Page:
Q: I read a few days ago that when you were knocking out the wins in Kona, you followed a strict vegetarian diet. I've been a strict vegan for a little over two years now, and have been competing in iron distance races for about a year, but still have GI distress in the run, even though I've done all I can to train my GI tract to handle it in my training.
More: How to Create Your Ironman Nutrition Plan
Did you have the same issues when you were racing the big island as a vegetarian? If so, how did you overcome them and not let them completely sabotage your race?
A: During my career there were several years that I won the Ironman race primarily on a Lacto-ovo diet. Regarding GI distress and a strict vegan diet, this eliminates eggs and dairy. Some people are more susceptible to GI distress with the inclusion of dairy in their diet--this is not your case. So what are your issues?
Eating a vegan diet has a high fiber intake which is really unavoidable due to your caloric demands of training. To offset this issue and to make sure that your GI tract is cleaned out before the gun goes off, try this: On race day you should be finishing breakfast 2 1/2 hours before your race start time. If the race starts at 6:30 a.m., you should finish breakfast by 4 a.m.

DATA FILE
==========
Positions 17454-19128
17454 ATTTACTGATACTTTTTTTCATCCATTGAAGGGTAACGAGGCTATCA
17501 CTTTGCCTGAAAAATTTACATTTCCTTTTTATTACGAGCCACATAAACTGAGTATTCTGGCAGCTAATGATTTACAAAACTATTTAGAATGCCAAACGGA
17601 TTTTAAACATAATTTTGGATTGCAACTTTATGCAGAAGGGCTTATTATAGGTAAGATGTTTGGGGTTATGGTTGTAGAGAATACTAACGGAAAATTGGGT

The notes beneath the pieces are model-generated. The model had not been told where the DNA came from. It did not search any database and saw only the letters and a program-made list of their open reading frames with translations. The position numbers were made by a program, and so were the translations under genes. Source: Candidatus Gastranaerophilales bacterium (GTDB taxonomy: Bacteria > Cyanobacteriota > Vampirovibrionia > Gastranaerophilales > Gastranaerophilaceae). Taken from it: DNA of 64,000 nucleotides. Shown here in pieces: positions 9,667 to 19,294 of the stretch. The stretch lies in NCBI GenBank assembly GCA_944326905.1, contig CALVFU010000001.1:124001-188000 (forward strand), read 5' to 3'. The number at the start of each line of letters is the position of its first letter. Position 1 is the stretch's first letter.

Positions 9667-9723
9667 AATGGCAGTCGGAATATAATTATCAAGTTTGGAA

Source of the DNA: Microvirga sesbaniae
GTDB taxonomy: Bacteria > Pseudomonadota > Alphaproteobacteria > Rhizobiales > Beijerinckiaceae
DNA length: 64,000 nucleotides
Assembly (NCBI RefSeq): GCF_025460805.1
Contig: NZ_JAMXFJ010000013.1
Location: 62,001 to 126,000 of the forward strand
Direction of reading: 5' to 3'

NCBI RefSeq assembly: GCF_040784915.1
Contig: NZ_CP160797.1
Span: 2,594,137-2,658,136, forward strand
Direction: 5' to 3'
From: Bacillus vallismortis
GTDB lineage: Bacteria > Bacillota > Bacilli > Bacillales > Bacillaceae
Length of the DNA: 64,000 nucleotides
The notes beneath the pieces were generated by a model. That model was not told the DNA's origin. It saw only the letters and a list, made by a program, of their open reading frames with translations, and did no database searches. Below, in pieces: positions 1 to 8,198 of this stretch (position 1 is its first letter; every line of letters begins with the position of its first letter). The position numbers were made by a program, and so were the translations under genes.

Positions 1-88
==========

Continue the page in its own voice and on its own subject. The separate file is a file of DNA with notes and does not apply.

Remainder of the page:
More: Top 5 Race-day Nutritional Tips
To prepare your GI tract for this early breakfast, both the night before and two days before the race, allow a 10 hour transit time between dinner and breakfast. In other words, be done with dinner by 6 p.m. on both nights. Even though you may not be getting up in the middle of the night two days prior to the race, this will allow your dinner to properly digest and eliminate early the next morning.
More Tips to Reduce GI Distress on Race Day
- Try to reduce your legume and bean intake the day before the race.
- Race morning, do not eat granola or a large amount of nuts.
- If you normally drink caffeinated tea or coffee, drink your normal amount, nothing in excess.
- Do not drink extra fluid replacement drink the day before the race. Your body will retain the necessary electrolytes from your normal daily diet and a reduction in your training.
- Do not add extra scoops to your fluid replacement drink on race day. Maintain the recommended concentration.
- Do not drink anything for the first 10-20 minutes on the bike. Your first hour intake should be 20-25 percent less calories than each hour following.
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